Wednesday Nite @ the Lab
Catherine Jackson, Assistant Professor in the History of Science, and Tracy Drier, Master Glassblower in the Department of Chemistry, at UW-Madison, explore the collaboration between chemists and glassblowers in understanding the natural world. Jackson discusses how glassblowing technology aids in understanding molecules in three dimensions. Drier demonstrates how to create glassware.
Eric Hooper, Research Astronomer in the Department of Astronomy at UW-Madison, discusses black holes and the computer simulations that show their activity. Hooper talks about the connection between the supermassive black holes and galaxies.
Laura Albert, Associate Professor in the College of Engineering at UW-Madison, explains industrial and systems engineering and how they can be used to analyze and solve problems in the public sector as well as creating brackets for sports tournaments.
Brad Herrick, Ecologist at the UW-Madison Arboretum, shares the history of the arboretum, the development of the Curtis Prairie, and the restoration the arboretum has undergone. The UW-Madison Arboretum is considered the birthplace of restoration ecology.
Mark Berres, Assistant Professor in the Department of Animal Sciences at UW-Madison, discusses junglefowl, four species of birds, which are possible ancestors of the modern chicken. Berres traces the domestication and cultural influences of the bird.
June Dahl, Professor Emeritus of Neuroscience at UW School of Medicine and Public Health, discusses the history of opium and opioid analgesics and their use, the types of opioids that are currently in use and how to manage pain.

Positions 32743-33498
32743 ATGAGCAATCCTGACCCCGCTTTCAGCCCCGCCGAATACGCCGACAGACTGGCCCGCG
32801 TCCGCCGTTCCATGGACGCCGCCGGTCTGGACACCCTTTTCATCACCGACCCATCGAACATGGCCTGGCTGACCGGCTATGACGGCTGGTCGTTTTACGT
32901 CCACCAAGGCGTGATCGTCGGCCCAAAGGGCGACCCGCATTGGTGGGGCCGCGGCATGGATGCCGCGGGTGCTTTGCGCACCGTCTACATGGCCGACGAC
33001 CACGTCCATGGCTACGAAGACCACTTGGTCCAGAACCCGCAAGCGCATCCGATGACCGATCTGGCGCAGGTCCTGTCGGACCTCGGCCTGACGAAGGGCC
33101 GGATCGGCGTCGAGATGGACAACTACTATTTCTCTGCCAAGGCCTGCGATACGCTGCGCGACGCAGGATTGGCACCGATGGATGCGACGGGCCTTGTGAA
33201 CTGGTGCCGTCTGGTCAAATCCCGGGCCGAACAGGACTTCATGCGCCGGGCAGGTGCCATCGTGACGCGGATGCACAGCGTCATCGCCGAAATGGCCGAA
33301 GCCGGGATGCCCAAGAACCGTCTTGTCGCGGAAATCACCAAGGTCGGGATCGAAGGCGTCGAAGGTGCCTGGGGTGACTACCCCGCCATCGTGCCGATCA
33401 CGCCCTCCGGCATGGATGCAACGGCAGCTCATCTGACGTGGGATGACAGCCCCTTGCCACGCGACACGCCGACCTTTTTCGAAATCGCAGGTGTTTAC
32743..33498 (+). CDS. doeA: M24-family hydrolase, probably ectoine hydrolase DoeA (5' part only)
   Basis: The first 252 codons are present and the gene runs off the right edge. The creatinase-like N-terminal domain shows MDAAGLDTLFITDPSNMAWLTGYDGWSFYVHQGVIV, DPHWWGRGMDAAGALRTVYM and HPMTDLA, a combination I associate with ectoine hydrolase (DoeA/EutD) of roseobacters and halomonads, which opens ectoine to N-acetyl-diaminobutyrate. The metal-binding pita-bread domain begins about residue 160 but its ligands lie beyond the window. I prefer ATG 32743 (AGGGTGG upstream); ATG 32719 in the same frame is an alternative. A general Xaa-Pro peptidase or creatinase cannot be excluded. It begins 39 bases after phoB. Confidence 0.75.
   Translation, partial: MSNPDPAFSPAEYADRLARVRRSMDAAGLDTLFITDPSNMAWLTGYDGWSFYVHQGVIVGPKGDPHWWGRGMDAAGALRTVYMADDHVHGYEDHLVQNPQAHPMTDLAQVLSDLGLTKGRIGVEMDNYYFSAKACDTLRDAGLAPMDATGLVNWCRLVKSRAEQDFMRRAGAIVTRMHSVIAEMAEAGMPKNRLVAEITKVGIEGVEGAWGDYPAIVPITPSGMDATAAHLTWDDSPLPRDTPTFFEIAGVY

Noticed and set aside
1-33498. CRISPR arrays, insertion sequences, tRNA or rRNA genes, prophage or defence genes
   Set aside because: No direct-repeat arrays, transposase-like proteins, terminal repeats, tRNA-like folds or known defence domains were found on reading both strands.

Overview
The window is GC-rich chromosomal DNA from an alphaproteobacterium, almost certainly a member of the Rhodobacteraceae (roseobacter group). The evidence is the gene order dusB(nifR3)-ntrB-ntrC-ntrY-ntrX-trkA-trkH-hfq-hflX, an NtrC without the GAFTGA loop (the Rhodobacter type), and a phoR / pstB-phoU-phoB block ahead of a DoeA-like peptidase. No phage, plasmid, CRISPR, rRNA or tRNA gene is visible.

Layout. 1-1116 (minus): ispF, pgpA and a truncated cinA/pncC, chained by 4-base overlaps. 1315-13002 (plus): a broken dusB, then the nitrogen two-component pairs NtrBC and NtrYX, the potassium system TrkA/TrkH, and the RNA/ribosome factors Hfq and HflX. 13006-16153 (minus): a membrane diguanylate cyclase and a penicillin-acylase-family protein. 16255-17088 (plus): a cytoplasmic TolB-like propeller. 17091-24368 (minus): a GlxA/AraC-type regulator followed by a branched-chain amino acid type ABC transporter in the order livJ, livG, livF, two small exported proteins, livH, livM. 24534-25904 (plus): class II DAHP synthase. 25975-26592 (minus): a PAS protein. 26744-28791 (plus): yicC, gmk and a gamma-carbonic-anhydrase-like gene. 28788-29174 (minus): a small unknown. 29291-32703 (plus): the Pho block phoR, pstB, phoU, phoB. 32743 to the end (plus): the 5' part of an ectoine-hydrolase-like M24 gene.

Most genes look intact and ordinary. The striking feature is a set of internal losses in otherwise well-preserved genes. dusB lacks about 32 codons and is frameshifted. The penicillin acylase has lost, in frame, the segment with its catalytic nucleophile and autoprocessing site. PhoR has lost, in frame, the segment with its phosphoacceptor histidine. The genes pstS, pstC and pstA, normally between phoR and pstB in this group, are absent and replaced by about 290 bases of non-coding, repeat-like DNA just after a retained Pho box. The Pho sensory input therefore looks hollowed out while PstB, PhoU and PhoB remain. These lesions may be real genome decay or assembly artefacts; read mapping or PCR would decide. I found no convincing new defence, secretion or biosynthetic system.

Joshua Mezrich, Associate Professor in the Department of Surgery at UW School of Medicine, discusses the history of transplant surgeries on animals and humans. Mezrich describes how donors are chosen and the risks they face.
Mutlu Özdoğan, Associate Professor of Forest and Wildlife Ecology at UW-Madison, discusses using satellites to photograph and monitor crops from space. The satellite photos offer information on crop-management practices and a look at global changes.
Caitlin Cieslik-Miskimen, Doctoral Student in the UW School of Journalism and Mass Communication, discusses the contributions Willard Grosvenor Bleyer made to journalism education at the University of Wisconsin in the early 20th century. Bleyer established the first journalism course at UW and published the “Press Bulletin” which introduced the public to classroom and laboratory discoveries.
Julia Nepper, Research Assistant in Biophysics at UW-Madison, explains how bacteria unite to form a single community called a biofilm. Nepper focuses on E. coli biofilms and the lipids found in the E. coli cell membrane.